Seriously, that's exactly what I'm doing this summer on a longer Colorado Trail backpack. The air is THIN at 12,000 ft. so I'm counting every gram. Nothing "extra" except my ancient Thermarest Lite regular mattress that I demand for a good night's sleep. (Screw Neo-Air. Can't stand 'em.)Apr 25, 2011 at 1:06 am #1729058
@babymattyLocale: Western/Central PA, Adirondacks
+1 on reusing a Mountain House package. I eat a lot of Hawk Vittles meals and the packaging is just terrible on them. once you cut it open, there is hardly enough bag left on top to fold over. I just throw it in the old MH package and seal it up. Also, if I have a wet pair of socks or something else I want to dry, I put the socks over the meal package, and put them between layers of my clothing. It can dry out a mostly damp pair of socks in the time it takes your meal to rehydrate. Keeps you toasty in the cold as well.Apr 25, 2011 at 9:45 am #1729154
@xpatrickxadLocale: Upper East TN
I freezer bag cooked for my entire AT thru a few years ago and never used a cozy. I always thought of it as just some luxury item people used if they didn't want to hold a hot bag. I just used a bandanna. I stopped using freezer bags after that hike though. The amount of trash I was creating really bothered me.Apr 25, 2011 at 11:11 am #1729188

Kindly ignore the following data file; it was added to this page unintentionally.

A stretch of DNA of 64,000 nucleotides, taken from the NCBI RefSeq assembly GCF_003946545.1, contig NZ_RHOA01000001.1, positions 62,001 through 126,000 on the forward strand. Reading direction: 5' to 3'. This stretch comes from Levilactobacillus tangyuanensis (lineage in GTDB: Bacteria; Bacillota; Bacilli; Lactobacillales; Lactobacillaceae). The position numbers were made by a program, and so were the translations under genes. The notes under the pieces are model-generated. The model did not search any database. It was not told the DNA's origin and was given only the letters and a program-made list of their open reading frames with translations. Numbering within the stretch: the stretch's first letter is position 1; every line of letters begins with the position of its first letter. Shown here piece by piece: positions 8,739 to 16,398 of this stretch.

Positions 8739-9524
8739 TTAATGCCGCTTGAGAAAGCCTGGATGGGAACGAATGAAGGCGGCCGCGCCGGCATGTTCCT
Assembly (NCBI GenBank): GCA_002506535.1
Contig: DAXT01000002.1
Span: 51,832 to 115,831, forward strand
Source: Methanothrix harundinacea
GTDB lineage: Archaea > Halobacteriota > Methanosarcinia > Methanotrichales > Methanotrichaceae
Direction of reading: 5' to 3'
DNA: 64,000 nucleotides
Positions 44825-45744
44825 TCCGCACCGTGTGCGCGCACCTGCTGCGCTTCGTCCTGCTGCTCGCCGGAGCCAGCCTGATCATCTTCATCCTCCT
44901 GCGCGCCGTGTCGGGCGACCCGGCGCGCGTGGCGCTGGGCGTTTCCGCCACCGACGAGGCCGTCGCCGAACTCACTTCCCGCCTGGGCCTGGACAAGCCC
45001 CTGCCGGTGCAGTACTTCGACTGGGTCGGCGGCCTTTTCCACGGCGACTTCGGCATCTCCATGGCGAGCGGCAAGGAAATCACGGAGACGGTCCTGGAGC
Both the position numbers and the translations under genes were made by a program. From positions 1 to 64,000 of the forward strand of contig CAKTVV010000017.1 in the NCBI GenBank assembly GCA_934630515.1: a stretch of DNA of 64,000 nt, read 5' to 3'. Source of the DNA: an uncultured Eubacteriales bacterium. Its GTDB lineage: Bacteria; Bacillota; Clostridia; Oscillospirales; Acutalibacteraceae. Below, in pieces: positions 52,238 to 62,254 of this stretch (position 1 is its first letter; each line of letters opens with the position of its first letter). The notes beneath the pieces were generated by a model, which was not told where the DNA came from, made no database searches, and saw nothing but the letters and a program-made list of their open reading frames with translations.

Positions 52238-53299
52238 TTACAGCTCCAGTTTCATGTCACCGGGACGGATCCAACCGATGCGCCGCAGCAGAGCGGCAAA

> My greatest concerns on cold trips is that the the boiling water retains its heat > long enough to cook my food
Freeze-dried food is already cooked. You could even eat it without rehydrating at all if you had to, or rehydrate it with cold water in a pinch. It takes a lot less time to rehydrate with hot water than with cold though, and it's definitely no fun to eat when the meat is crunchy ;)
I stopped using the MH meals because of both their cost and their excess of sodium per serving. Also, the freeze-drying process sucks out the fats almost entirely, so they aren't nearly as satisfying as home-cooked food. So I dehydrate my own food, and I've found that it takes longer to rehydrate, because I don't pre-cook the vegetables, only the meats. So although I don't have a cozy right now, I do plan on getting one.Jun 19, 2011 at 8:57 pm #1751163